Animals fed with linoleic acid-rich oil had higher number of lymphocytes in intestinal mucosa, probably due to the inflammatory response of arachidonic acid metabolism resulting from linoleic acid. It is known that the modulating role of the inflammatory response depends on the ratio of w-6 / w-3 in diet. Furthermore some studies showed that fish oil, flaxseed oil and olive oil promote different effects on the lipid profile, in the preservation of the intestinal villi and lymphocyte migration in mucosa of wistar rats, probably due to the difference in composition these fatty acids10.

According to some studies, weight gain is proportional to the amount of dietary fat, and a fatty diet provides greater weight gain. However, it is evident that a high fat diet rich in omega-3 has a protective effect on the accumulation of retroperitoneal and epididymal fat, improve in insulin resistance, but does not interfere with total body weight11,12.

Although several studies in some types of cancer, including colorectal, do not elucidate whether the increased risk of cancer in obese people is due to excess weight, more studies are necessary to indicate whether a diet rich in fat, the increased calories and the lack of physical activity, or a combination of these factors, play a more significant role.

The aim is to evaluate changes in weight of rats Wistar fed with hyperlipidic, normolipidic and hypolipidic diet rich in omega 3, 6 and 9, submitted to AOM-induced colon carcinogenesis.

 

Methods

The study was conducted after evaluation of the Ethics Committee on Animal Research of the Federal University of Ceara (CEPA/UFC) under the protocol number 09 of the day 03/02/2009 and according to the International Standards for Biomedical Research on Animals.

A total number of 60 rats (Rattus norvegicus albinus, Mammalia Rodentia, Muridae) of Wistar strain, male, were obtained from the Central Animal Vivarium of the Federal University of Ceara, with three weeks of age and weighing between 30g and 40g. All animals were treated with antihelmintic for veterinary use, 1ml/kg body weight (Basken® - and pamoate Pyrantel pamoate oxantel) and separated individually in polypropylene cages, under appropriate conditions of humidity, temperature and lighting Laboratory of Experimental Surgery, Department of Surgery, Faculty of Medicine, Federal University of Ceara. In addition the rats received water and food ad libitum.

Experimental design

The animals were identified, weighed and randomly assigned to the cages, forming five groups of specific diets, containing 12 animals each. Euthanasia was performed at the 36th week of the experiment.

Group I- (GI): Control group with rats receiving a standard diet (SD) and not exposed to AOM - The standard diet was Bio-tec Biobase Rats and Mice® with a total of 4444 kcal / kg and distribution the following caloric: 59% carbohydrate, 29% protein and 12% lipid. At ten weeks, one dose a 1.0 ml 0.9% sterile saline solution (SS), intraperitoneal (IP), was administered once a week for two weeks. (Figure 1)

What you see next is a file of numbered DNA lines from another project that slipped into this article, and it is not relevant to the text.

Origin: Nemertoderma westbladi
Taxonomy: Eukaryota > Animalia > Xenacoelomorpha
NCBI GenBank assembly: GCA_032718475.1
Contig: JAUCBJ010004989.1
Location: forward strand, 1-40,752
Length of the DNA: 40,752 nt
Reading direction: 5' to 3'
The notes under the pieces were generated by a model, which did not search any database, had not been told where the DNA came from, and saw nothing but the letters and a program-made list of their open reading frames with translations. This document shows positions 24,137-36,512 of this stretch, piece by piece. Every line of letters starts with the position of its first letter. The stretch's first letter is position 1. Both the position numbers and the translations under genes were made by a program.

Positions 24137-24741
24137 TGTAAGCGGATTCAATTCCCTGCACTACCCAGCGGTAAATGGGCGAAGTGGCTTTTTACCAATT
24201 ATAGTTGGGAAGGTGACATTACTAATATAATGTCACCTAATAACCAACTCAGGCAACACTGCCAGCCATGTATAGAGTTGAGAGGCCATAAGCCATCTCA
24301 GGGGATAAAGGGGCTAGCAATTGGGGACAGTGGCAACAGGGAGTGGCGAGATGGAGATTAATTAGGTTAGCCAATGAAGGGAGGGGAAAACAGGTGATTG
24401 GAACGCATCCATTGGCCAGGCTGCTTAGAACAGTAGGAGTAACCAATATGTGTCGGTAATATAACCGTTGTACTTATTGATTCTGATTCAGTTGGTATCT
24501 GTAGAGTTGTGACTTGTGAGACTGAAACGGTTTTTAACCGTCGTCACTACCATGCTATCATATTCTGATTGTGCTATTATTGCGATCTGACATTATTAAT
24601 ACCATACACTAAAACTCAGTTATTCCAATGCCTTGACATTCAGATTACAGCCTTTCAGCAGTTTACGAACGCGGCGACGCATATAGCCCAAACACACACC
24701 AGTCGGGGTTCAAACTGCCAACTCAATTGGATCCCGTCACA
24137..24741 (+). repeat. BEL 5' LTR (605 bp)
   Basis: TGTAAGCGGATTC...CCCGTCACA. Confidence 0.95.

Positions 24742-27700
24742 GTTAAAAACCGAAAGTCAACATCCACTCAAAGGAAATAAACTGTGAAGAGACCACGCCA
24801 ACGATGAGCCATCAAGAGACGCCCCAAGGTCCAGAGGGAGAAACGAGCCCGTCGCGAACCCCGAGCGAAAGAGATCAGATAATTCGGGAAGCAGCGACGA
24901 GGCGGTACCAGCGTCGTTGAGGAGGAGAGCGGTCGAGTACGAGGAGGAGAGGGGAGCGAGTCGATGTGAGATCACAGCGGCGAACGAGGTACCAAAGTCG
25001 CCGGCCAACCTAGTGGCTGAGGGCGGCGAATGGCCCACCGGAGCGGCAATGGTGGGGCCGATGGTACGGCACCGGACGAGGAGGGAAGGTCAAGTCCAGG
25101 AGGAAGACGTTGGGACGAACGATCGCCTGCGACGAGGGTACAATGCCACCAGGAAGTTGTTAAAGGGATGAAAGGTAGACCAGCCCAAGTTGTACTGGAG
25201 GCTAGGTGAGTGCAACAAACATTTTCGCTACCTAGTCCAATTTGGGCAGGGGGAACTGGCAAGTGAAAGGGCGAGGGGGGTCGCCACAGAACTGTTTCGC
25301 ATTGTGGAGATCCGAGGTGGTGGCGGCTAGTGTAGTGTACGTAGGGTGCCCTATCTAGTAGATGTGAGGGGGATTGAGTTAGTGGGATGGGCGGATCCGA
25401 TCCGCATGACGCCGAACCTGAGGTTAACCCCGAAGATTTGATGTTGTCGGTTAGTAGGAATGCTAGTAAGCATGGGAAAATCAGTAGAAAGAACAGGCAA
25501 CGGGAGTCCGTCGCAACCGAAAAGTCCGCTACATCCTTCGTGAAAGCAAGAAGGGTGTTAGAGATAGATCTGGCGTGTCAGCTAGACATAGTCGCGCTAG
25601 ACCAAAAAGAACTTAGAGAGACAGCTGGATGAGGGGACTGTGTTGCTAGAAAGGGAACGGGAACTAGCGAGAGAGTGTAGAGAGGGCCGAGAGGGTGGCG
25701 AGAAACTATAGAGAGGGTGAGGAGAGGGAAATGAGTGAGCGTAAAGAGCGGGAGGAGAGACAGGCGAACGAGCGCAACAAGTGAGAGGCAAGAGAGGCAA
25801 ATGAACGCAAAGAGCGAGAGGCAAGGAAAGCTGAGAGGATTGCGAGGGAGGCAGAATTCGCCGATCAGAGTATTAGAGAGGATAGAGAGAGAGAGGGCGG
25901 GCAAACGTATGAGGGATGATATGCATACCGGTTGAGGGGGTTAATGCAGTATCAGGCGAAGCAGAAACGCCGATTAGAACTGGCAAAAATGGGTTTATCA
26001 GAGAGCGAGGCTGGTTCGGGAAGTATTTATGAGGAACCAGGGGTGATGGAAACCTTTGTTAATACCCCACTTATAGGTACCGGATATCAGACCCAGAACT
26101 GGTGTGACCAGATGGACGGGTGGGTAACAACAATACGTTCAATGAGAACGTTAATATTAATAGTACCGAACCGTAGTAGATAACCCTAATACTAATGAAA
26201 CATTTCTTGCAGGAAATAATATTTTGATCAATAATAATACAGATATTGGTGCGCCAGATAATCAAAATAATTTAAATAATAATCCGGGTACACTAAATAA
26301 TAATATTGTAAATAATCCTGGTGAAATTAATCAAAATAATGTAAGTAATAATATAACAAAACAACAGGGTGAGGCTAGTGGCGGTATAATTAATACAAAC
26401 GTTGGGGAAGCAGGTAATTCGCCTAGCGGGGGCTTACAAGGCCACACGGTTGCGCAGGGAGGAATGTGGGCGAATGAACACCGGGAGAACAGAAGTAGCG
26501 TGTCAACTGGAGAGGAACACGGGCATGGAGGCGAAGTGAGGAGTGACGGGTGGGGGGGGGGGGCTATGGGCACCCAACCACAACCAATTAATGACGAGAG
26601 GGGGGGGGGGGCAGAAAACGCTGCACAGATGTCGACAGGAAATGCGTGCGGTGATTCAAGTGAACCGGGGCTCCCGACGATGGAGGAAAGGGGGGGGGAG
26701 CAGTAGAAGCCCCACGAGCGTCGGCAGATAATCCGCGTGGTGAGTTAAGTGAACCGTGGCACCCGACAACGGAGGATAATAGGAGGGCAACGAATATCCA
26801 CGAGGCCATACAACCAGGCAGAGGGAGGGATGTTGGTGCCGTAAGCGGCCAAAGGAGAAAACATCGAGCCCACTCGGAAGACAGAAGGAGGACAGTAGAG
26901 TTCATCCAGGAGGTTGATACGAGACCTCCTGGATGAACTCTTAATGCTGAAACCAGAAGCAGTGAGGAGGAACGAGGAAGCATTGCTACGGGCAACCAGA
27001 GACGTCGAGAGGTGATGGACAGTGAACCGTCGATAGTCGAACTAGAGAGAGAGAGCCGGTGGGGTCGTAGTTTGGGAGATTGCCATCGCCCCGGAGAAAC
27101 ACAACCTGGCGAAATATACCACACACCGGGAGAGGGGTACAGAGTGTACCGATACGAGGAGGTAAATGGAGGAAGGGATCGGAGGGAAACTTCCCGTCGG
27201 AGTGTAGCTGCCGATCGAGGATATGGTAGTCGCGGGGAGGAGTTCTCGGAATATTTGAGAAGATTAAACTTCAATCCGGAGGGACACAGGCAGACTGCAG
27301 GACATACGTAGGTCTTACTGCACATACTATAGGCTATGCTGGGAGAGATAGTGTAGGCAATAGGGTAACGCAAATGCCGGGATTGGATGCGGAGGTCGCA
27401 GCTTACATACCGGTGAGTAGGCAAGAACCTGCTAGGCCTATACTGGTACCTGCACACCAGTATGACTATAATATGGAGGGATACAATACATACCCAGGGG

Group II - (GII): Control group with rats receiving a standard diet (SD) and exposed to AOM - The standard diet was Bio-tec Biobase Rats and Mice® with a total of 4444 kcal / kg and distribution the following caloric: 59% carbohydrate, 29% protein and 12% lipid. At ten weeks, one dose a 20mg/kg AOM, IP, was administered once a week for two weeks. (Figure 1)

Group III - (GIII): Study group with rats receiving a hyperlipidic diet (DH) and exposed to AOM – The hyperlipidic diet was rich in unsaturated fatty acids (omega 3, 6 and 9) and composed of 11.8 g of dextrin Nutri + 9.5 g Oil (1.14g Oil Flaxseed + 4.18g Canola Oil + 2.75g Olive Oil + 1.42 g of Medium Chain Triglycerides (MCT) + 16.5g Protein Nutri HWP, totaling 4570 kcal/kg and distribution the following caloric: 25% carbohydrate, 30% protein and 45% lipid. At ten weeks, one dose a 20mg/kg AOM, IP, was administered once a week for two weeks. (Figure 1)

Group IV - (GIV): Study group with rats receiving a normolipidic diet (DH) and exposed to AOM - The normolipidic diet was rich in unsaturated fatty acids (omega 3, 6 and 9) and composed of 18g Nutri dextrin + 6,2 Oil g (0.744 g Oil Flaxseed + 2,728 g Canola Oil + 1,798 g Olive Oil+ 0.93 g TCM) + 16.5 g Protein Nutri HWP, totaling 4170 kcal/kg and distribution the following caloric: 40% carbohydrate, 30% protein and 30% lipídio. At ten weeks, one dose a 20mg/kg AOM, IP, was administered once a week for two weeks. (Figure 1)

Group V - (GV): Study group with rats receiving a hypolipidic diet (DH) and exposed to AOM - The hypolipidic diet was rich in unsaturated fatty acids (omega 3, 6 and 9) and composed of 27g of Nutri dextrin + 2.5 Oil g (0.3 g Linseed Oil + 1.1 g of Canola Oil + 1.725 g Olive Oil + 0.375 g TCM) + 16.5 g Protein Nutri HWP, totaling 3761 kcal/kg and distribution the following caloric: 58% carbohydrate, 30% protein and 12% lipid. At ten weeks, one dose a 20mg/kg AOM, IP, was administered once a week for two weeks. (Figure 1)

Carcinogenesis inducer

Azoxymethane (SIGMA-ALDRICH) was acquired at the presentation of 100mg and was diluted in sterile water for injection, to obtain a dose of 20mg/kg of body weight, administered by IP injections in two consecutive doses, at weekly intervals.

Clinical evalutaion